Here to talk about the discord app a social and voice comm platform for gamers that is totally free. I’m gonna say upfront that I really like this thing, but just so you understand where I’m coming from in case you’re younger than I am.
Let me explain how we got to where we are now in gamer communications. You see back in the Stone Age when we were still using dial-up modems to connect to this newfangled invention called the Internet if we needed to communicate during a game.
All we had was a chat window. This was frustratingly slow, especially for action games. Then came boys calm and the first voice comm program I ever tried, was Roger Wilco, which my friends and I used.
While we played the original Baldur’s, gate back in the day, keep in mind. This was still in the dial-up modem era, so bandwidth was low. More importantly, Roger Wilco wasn’t server-based but instead worked peer-to-peer.
In other words, when someone talked their audio, data was sent separately to every other person at the conference. The solution did not scale well. In fact, my team discovered that, while Roger Wilco worked great with up to four people soon, as that fifth person showed up, things, went wonky.
One hilarious problem, we’d encounter, was long delays so that you’d. Hear someone respond to a joke, someone else made about 40 seconds ago now we were happy that worked at all, but we needed something better that came with server-based solutions such as Ventrilo and TeamSpeak, because all dead went to a server.
The conference could scale up to as many people as needed, no problem and the audio compression codecs improved as well, offering much better sound quality at reduced bandwidths. When downside to this model, though, was that you had to pay a company a monthly fee to host the server.
Also, as these applications grew in power, they also tended to grow in complexity. Getting the level set so that voice activation word properly might be tough and making sure no one was too loud or too quiet.
You know that could take some time and access controls for the server channels could be complex. Also, while the voice comm was great during a game, he needed some text-based mechanism for setting up the next gaming session.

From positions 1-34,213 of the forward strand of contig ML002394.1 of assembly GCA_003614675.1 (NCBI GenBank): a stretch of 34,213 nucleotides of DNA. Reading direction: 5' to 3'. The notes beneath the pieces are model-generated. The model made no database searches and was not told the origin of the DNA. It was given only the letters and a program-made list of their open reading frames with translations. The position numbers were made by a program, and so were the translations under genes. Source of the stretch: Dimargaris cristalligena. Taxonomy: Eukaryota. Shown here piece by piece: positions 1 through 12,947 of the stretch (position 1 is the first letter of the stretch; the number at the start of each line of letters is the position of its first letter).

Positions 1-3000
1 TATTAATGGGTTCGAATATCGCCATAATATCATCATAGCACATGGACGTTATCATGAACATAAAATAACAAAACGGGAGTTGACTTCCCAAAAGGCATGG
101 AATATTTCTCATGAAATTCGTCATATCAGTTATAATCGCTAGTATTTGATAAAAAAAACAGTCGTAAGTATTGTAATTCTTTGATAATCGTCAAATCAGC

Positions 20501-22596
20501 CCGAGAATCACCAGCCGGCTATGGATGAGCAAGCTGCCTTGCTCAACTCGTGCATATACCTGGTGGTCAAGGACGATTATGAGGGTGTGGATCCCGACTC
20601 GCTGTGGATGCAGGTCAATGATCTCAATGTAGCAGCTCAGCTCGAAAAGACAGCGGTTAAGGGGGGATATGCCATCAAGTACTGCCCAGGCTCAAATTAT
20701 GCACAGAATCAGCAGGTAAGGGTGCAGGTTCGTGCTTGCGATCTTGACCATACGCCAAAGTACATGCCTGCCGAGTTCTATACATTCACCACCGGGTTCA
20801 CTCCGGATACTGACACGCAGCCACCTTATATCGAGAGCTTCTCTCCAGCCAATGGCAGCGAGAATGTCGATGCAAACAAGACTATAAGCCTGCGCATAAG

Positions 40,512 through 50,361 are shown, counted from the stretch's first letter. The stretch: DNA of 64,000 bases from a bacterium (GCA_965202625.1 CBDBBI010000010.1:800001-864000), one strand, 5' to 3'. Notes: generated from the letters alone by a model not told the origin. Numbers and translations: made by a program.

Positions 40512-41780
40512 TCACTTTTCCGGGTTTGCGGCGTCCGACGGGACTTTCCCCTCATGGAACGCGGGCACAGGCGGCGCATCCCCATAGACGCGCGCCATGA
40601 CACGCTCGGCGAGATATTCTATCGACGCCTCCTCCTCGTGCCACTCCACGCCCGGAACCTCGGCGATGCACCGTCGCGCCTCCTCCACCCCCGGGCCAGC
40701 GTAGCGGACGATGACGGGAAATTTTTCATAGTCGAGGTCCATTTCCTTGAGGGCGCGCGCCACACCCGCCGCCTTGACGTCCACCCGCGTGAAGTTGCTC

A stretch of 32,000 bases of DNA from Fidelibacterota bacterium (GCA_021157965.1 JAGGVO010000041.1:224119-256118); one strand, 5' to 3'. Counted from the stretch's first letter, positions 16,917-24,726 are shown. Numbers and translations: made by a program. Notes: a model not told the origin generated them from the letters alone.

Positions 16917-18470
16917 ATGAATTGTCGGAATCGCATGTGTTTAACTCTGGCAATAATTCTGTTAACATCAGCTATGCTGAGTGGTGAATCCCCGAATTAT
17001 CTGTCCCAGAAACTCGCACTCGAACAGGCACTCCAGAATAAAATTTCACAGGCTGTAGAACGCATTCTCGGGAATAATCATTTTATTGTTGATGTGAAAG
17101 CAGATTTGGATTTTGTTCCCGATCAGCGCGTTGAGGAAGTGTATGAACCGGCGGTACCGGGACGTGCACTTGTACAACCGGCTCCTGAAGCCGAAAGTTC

In the case of my gaming group, we set up a private blog using WordPress. Recently, I discovered the discord app, which is replaced both our previous voice, comm mumble, and our blog. Now, if you want to check it out yourself, go to discord, app calm, not discord, calm, which is definitely something else anyway.
Discord allows any user to create his or her own server in seconds on each server. You can add as many text channels and voice channels as you want. In my case, I created a general text channel for shooting the breeze with my friends and then one specifically for setting up our next play session.
In a text channel. You can pin messages, paste images, and video links that are instantly processed use, emojis, and all the stuff. You would expect from a social app to enter a voice Channel. You just select it there’s, almost no setup needed for audio the app auto-calibrates for voice activation, or you can use push-to-talk.
If you want audio quality is excellent and you can have the app duck your game audio down when someone is talking. If you wish inviting people to your server is easy, originally, the only way to invite someone was to create an invitation link and then send it to that person with the direct message which you can still do, but now there’s, a direct way To invite a friend to a channel, you can also create as many servers as you like.
If one isn’t enough for you and server locations can be chosen, so you can minimize your ping and you can change your server location in a few seconds now you can get the app for your phone and other devices as well.
So when there’s, a last-minute change of the game night, everyone will find out instantly and here’s. The best part remembers when I said this was free yeah. You can sign up and use all of this without paying anything at all and in fact, at this point, the service seems to have no monetization whatsoever.
The creators of discord have said that monetization will come later, but that will just be for new cosmetic features. Okay right now, the only way these seem to make money is by selling t-shirts. Now I have to be honest.
I do worry about what the model is for this service. In the long run, I mean they’re, giving away everything my group wants, and for that I’m grateful, but I hope they have a plan for staying around in the long run.
For now, though, if you have a group of online gamers that need to communicate, I would highly recommend checking this app out. The company behind it has made many improvements and bug fixes. In the short time I’ve, been using it and seems committed to providing a best-in-class product.
If my passing the word on helps them reach that mythical point where this becomes a profitable business, I’m glad to do it. So, Thank You, discord app and good luck.